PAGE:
Carbonic anhydrase facilitates CO2 and NH3 transport across the sarcolemma of trout white muscle

Raymond P. Henry, Yuxiang Wang, Chris M. Wood

Research output: Contribution to journalArticlepeer-review

32 Scopus citations


An isolated, perfused tail preparation was used to study the role of carbonic anhydrase (CA) in CO2 and NH2 transport across the sarcolemma of white muscle in the rainbow trout. Tissue was perfused with either control saline or saline containing the CA inhibitors quaternary ammonium sulfanilamide (QAS) or acetazolamide (Az). Inhibition of extracellular CA by QAS reduced CO2 efflux by ~30% and caused a significant increase in intracellular P(CO2). Inhibition of total muscle CA activity (extracellular and intracellular) by Az also caused a reduction in CO2 efflux, but selective inhibition of intracellular CA only had no effect. Inhibition of both extracellular and intracellular CA activity resulted in increases in total intracellular ammonia concentrations, intracellular NH3 partial pressure (P(NH3)) and an increased P(NH3) gradient across the sarcolemma. This suggests that both extracellular and intracellular CA function in normal NH3 transport out of the muscle. We suggest that CA in the extracellular boundary layer facilitates CO2 transport via the catalyzed hydration of CO2, thus maintaining the PCO2 gradient across the sarcolemma. H ions produced by that reaction serve to protonate excreted NH3, which helps maintain the P(NH3) gradient. Thus CO2 and NH3 excretion are linked by the action of CA.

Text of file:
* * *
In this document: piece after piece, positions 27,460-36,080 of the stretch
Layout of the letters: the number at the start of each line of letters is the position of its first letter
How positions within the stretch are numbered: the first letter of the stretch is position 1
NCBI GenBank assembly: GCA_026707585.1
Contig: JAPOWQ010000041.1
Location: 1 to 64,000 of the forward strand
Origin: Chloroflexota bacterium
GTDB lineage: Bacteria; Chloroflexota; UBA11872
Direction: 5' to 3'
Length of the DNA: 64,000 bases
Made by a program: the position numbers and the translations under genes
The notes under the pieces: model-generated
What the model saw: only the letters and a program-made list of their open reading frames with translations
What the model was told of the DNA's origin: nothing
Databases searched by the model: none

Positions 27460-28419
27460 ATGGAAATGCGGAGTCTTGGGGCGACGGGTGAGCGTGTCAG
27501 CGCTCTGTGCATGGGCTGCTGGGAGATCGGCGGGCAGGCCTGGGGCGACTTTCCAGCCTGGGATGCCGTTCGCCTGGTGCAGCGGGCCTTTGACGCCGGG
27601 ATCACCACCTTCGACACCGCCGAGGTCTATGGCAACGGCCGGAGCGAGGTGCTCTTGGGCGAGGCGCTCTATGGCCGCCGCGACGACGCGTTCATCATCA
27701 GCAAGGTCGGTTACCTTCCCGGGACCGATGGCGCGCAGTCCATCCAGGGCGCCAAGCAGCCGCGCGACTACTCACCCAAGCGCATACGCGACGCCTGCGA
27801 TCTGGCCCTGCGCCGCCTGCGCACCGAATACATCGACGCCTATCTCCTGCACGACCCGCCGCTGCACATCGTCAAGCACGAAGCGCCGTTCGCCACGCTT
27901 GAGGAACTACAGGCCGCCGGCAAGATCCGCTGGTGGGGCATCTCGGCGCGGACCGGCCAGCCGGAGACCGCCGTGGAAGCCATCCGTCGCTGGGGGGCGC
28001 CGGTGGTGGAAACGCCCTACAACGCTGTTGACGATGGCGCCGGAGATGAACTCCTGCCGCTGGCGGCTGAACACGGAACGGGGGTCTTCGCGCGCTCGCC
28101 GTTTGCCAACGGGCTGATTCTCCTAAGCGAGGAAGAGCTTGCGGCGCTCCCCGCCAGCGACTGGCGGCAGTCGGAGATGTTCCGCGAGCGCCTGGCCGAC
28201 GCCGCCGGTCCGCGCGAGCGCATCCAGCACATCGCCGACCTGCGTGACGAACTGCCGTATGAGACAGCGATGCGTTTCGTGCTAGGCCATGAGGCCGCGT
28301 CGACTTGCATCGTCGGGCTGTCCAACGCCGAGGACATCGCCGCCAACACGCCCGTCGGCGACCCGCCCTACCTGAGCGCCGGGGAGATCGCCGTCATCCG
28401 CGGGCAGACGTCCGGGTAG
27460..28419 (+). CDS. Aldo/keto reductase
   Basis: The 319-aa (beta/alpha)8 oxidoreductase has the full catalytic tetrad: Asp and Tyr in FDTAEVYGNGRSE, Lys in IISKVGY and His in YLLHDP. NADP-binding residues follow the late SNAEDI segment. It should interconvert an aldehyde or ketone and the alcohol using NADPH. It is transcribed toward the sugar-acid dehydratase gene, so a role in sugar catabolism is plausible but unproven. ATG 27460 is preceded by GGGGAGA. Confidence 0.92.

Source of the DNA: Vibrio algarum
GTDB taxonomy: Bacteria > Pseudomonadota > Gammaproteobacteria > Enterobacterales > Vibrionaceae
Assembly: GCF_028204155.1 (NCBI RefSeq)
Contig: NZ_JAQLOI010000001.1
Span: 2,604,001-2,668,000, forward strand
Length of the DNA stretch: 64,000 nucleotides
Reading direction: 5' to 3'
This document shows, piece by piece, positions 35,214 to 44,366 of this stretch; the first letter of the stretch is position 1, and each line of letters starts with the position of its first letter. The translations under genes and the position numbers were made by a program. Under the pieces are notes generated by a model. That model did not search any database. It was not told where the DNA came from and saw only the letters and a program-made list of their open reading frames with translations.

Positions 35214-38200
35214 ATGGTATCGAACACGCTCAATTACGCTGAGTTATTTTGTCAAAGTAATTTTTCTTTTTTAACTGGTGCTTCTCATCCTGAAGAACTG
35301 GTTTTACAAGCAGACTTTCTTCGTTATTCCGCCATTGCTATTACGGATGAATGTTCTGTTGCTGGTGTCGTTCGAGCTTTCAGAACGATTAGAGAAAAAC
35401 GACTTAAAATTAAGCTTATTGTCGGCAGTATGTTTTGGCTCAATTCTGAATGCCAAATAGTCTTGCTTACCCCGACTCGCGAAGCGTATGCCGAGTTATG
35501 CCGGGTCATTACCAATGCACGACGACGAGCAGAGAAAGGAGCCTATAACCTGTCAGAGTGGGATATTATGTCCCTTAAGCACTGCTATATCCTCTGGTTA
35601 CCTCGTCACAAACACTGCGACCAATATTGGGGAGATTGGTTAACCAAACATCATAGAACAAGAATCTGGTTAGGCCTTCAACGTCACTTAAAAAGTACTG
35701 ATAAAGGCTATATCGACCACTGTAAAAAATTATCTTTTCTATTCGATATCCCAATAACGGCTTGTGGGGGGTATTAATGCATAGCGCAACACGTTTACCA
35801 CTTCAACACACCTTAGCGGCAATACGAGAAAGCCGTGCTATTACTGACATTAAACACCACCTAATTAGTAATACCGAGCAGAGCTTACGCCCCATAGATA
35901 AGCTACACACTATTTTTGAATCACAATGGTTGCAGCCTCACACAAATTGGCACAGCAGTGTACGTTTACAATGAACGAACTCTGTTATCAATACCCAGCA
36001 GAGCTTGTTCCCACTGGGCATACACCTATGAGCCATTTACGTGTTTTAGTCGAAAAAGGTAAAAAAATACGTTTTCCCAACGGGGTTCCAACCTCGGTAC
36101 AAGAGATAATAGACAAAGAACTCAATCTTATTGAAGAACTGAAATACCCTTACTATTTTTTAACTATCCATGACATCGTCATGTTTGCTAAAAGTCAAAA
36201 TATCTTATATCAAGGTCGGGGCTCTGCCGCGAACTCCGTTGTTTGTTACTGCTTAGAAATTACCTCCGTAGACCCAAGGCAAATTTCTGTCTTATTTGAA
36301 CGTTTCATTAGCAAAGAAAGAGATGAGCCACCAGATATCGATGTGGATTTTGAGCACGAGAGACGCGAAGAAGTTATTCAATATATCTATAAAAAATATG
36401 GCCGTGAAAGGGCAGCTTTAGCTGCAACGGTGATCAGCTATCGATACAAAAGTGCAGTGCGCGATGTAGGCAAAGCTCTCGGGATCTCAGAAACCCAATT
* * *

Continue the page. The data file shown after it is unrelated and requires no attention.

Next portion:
Original languageEnglish (US)
Pages (from-to)R1754-R1761
JournalAmerican Journal of Physiology - Regulatory Integrative and Comparative Physiology
Issue number6 41-6
StatePublished - 1997
Externally publishedYes


  • Ammonia excretion
  • CO excretion

ASJC Scopus subject areas

  • Physiology
  • Physiology (medical)


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